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A list of our favourite writers’ homes and museums


The Charles Dickens Museum and the Old Curiosity Shop, London

If you’ve lived and loved Dickens’ London through his novels, then the Charles Dickens Museum  in the historic literary district of Bloomsbury is where you can gaze upon the desk where he wrote them.  48 Doughty Street – the writer’s home – houses the writer’s personal belongings, furniture, manuscripts, photographs, and other memorabilia. Meanwhile, if you shed a tear for Nell and her grandfather in his novel The Old Curiosity Shop, then the 16th century shop (now a quirky shoe store) that is believed to have inspired the novel is nearby, on Portsmouth Street.

Shakespeare’s Stratford-upon-Avon

This medieval town, famous for its association with the Bard, needs no introduction.  Stratford, located along the River Avon, is proud of its Shakespearean heritage and remains in a time warp with most of its 16th century structures intact. These include Shakespeare’s childhood home, his school, the farm of his mother Mary Arden, the family cottage of his wife Anne Hathaway, the Jacobean home of his daughter and son-in-law, his grave at Holy Trinity Church, and a museum – Nash’s House – alongside New Place, the location of the last residence owned by the Bard.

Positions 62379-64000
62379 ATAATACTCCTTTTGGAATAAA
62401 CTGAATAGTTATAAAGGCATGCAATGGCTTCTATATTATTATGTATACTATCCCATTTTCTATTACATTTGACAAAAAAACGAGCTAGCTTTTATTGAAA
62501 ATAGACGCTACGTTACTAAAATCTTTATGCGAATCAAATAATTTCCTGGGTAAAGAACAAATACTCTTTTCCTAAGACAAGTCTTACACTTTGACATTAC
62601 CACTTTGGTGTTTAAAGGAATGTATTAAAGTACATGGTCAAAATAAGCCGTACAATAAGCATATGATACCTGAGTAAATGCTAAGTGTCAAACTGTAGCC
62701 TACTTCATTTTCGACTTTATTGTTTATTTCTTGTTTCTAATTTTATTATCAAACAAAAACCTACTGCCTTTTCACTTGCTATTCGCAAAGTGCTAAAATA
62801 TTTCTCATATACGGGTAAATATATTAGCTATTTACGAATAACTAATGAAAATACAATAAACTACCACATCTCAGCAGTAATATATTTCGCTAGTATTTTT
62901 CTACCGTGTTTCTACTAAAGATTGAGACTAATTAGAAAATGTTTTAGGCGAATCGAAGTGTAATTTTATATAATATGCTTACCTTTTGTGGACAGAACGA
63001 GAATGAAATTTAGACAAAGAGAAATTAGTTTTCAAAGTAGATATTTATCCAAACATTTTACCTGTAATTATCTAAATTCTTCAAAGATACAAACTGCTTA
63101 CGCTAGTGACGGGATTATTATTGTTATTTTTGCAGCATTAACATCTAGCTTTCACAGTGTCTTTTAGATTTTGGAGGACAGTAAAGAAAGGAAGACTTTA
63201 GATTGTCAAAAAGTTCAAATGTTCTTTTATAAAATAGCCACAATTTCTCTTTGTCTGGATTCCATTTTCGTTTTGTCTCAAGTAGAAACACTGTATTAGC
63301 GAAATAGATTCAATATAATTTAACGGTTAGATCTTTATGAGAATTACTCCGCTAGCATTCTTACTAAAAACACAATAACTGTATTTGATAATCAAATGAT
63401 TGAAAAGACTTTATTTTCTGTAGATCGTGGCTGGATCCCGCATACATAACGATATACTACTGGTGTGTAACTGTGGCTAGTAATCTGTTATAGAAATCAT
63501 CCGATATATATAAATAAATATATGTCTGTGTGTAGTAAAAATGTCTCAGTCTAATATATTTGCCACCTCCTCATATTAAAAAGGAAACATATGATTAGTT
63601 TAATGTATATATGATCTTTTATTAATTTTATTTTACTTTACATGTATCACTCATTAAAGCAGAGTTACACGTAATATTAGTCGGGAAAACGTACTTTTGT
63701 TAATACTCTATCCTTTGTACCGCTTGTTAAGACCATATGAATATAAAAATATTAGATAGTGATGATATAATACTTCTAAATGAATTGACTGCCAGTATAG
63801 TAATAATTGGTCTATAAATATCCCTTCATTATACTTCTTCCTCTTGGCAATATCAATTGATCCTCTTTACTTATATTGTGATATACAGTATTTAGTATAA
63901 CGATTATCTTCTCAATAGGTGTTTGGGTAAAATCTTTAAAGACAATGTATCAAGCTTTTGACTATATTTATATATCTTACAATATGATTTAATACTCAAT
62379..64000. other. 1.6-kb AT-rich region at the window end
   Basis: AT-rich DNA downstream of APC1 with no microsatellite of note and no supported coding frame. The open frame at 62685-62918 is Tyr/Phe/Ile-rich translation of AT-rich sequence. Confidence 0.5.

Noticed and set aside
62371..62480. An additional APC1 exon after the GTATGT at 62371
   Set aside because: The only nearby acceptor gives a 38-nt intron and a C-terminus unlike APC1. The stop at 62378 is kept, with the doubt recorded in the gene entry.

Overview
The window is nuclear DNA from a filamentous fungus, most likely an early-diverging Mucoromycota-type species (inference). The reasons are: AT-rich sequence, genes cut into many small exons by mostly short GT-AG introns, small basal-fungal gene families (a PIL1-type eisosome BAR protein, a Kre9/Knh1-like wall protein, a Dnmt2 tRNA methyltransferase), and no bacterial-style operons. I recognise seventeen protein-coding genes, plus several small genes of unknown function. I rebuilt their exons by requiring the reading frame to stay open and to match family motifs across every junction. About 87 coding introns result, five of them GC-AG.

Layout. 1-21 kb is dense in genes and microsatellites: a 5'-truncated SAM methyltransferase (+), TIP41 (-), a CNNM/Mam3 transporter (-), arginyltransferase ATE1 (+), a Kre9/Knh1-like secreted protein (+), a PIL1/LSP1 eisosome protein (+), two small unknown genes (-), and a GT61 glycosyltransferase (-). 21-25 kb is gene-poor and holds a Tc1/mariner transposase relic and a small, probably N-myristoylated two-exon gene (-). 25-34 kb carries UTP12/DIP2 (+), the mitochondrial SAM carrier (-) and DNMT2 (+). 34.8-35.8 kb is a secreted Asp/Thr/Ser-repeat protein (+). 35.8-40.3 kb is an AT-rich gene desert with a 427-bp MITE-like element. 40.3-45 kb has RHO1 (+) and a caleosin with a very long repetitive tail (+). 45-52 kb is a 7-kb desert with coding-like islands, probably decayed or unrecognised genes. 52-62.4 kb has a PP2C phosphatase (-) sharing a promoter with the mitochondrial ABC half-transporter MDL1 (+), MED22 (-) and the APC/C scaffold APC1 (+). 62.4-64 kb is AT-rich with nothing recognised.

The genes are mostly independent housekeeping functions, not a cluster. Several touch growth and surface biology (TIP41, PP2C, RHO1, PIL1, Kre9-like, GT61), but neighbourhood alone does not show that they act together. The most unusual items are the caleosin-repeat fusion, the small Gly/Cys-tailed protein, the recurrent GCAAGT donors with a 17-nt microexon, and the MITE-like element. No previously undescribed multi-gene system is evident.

Maison de Victor Hugo, Paris

A short walk from the busy area of Bastille, in the area known as Marais, is the quiet Place des Vosges – the oldest planned square in Paris. Here, amid upscale art galleries and boutiques, is the apartment  where Victor Hugo lived and wrote, creating characters such as Jean Valjean and Fantine for his all-time classic Les Miserables. 6, Place des Vosges, is now a museum that displays the writer’s personal effects in the beautifully preserved rooms of the residence that has hosted the likes of Gautier, Dumas and Lamartine.


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Rabindra Bharati Museum (house of Rabindranath Tagore), Kolkata

Known locally as the Jorasanko Thakur Bari and officially as the Rabindra Bharati Museum, the family home of the Nobel laureate Rabindranath Tagore traces his life and work as a poet, novelist, painter, musician and educator. Tagore was born on the estate and died here; visitors are taken through his family history and the Bengal Renaissance in which the Tagores played a major role. The estate also houses the Rabindra Bharati University.

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The Hans Christian Andersen House and Museum, Odense

The sleepy town of Odense in Denmark seems ripe for a fairy tale and if you grew up on a staple of tales such as The Little Mermaid, Thumbelina, The Ugly Duckling and The Emperor’s New Clothes, then a visit to the house and museum  dedicated to their creator is in order. Whether the house was really the residence of Andersen is a subject of debate – all official information indicates that it is believed to be the writer’s house – but it is a charming home that takes you back to his time. The museum and house bring alive his life and work, together with audio books of his stories read by the likes of Boris Karloff and Laurence Olivier.

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The Franz Kafka Museum and House no. 22, Prague